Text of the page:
Living in Harmony




Harmony's Natural History

One of Florida's most valuable assets is its natural history. Harmony is home to several different ecosystems or natural communities. An ecosystem is a place where living (e.g. animals) and non-living (e.g. water, soil) elements interact.

Each ecosystem is characterized by a particular soil type and plant community. Several different communities can gradually blend together. Some are even dependent on the occurrence of natural fires to persist. Here are a few natural communities you will find right outside your front door at Harmony.

For a complete list of Florida's natural communities, visit the Florida Natural Areas Inventory.

hammockHardwood hammocks

This diverse ecosystem is common in north-central Florida on rolling terrain and is characterized by thick stands of shade-tolerant hardwoods with a few pines mixed in. The soil is high in nutrients and contains more organic material and litter than drier sites. Some of the most common plants in this community include: flowering dogwood, pignut hickory, laurel oak, American beautyberry, live oak, and Virginia creeper.




pine flatwoods

Pine flatwoods

Florida's most extensive ecosystem occurs all around the sandy ridge that runs north and south through the center of the state. Individual communities can be interspersed with smaller communities of wetland or cypress domes. Flatwoods can be identified by the level land and the consistent vegetation including: slash pine, saw palmetto, wax myrtle, blackberry, and gallberry.







"Wetlands" actually encompasses a few different water ecosystems. All are ecologically important because of their ability to reduce pollution levels by filtering and absorbing organic and inorganic chemicals from the water.

Swamps occur along rivers and lakes and are mixed in with other communities such as pine flatwoods. Swamps are found in low-lying areas with poorly drained soils that are flooded part of the year. Plants in this ecosystem bear fruit at different times than upland plants, providing wildlife with a year-round food supply. Swamp plants include: black gum, red maple, sweet bay, and bald cypress.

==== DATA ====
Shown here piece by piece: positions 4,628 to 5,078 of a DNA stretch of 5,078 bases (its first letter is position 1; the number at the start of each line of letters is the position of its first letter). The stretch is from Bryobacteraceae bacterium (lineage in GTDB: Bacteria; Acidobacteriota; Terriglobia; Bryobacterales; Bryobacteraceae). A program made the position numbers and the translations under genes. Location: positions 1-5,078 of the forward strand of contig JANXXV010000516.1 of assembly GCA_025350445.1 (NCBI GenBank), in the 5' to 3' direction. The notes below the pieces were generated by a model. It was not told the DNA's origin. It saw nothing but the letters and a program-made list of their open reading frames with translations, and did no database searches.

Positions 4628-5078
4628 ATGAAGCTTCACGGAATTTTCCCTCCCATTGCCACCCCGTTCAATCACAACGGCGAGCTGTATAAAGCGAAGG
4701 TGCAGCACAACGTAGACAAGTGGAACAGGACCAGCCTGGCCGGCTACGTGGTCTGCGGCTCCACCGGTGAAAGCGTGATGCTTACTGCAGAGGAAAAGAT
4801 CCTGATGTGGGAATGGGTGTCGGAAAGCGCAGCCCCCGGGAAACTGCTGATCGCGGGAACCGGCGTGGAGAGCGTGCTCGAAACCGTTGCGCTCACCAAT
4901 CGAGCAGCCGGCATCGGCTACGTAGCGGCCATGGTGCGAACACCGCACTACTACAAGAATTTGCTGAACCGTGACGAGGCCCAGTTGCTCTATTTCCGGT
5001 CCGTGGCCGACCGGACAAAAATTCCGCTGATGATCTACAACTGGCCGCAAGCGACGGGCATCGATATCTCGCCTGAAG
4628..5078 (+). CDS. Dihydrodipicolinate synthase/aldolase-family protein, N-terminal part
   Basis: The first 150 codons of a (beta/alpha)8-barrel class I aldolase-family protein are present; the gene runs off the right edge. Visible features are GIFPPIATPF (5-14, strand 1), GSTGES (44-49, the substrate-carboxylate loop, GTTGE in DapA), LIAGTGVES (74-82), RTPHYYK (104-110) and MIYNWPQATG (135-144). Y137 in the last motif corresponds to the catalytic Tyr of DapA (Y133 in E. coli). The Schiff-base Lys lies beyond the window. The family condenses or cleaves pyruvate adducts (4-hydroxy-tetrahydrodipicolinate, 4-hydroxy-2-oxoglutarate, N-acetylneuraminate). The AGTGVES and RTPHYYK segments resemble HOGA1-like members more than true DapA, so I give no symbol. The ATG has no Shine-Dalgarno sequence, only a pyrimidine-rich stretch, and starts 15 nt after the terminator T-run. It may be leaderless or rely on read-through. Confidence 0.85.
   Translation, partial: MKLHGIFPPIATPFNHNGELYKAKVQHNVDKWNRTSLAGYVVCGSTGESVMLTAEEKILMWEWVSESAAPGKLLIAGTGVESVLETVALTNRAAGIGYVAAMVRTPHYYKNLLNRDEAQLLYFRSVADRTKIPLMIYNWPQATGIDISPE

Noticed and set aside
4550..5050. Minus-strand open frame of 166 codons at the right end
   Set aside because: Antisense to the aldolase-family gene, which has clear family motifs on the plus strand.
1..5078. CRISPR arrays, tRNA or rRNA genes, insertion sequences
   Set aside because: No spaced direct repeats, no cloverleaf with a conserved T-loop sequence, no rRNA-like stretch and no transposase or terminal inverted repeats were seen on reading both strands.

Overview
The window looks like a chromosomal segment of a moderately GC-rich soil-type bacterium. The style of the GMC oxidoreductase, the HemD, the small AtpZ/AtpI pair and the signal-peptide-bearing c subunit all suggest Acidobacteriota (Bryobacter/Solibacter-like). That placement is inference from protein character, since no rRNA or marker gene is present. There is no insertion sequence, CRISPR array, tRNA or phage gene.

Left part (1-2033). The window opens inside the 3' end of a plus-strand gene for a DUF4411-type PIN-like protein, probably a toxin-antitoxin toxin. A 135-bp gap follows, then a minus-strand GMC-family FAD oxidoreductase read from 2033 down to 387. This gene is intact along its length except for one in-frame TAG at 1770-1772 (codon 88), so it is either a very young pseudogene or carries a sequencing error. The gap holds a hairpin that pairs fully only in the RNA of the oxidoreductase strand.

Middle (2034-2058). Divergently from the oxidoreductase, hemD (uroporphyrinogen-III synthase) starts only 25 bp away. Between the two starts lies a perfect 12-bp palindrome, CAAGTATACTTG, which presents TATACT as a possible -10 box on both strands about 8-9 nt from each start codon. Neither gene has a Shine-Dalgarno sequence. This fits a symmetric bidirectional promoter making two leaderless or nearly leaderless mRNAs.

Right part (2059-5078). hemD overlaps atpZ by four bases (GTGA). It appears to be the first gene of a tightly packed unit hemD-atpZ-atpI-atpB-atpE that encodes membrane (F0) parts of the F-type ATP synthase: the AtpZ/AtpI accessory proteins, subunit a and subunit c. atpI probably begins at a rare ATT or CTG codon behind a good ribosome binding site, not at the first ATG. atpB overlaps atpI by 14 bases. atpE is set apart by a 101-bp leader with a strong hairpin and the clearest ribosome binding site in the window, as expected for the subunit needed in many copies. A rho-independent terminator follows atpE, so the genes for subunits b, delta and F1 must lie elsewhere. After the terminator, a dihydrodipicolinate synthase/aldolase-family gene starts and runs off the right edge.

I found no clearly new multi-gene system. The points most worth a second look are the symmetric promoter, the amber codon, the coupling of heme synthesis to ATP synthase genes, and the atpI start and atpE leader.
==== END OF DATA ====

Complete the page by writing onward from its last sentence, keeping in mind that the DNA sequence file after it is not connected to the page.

Freshwater marshes are also found in low, flat, poorly drained areas and are dominated by rooted, herbaceous plants growing in shallow water. Fire plays an important role in this ecosystem. Without fire, marshes become replaced by forest plants and trees. Freshwater marsh plants include: water lilies, pickerelweed, maidencane, and sawgrass.






cypress dome

Cypress Domes are forested wetlands that are dominated by cypress trees. Here, groundcover plants are sparse due to prolonged water inundation. The term "dome" refers to the phenomenon that the larger trees grow in the center of the dome, and the trees get progressively smaller as they grow further from the center. Cypress trees have developed an important adaptation in response to the water-logged soils in which they root. The roots produce "knees" that protrude above the soil and water. Although there are many theories about the function of the knees, many believe they are used for gas exchange. Cypress dome plants include: pond cypress, red maple, buttonbush, bald cypress, and sweetgum.



Home | Harmony, FL | UF/IFAS Extension | Contact Us | © UF/IFAS Extension and Mark Hostetler | Site maintained by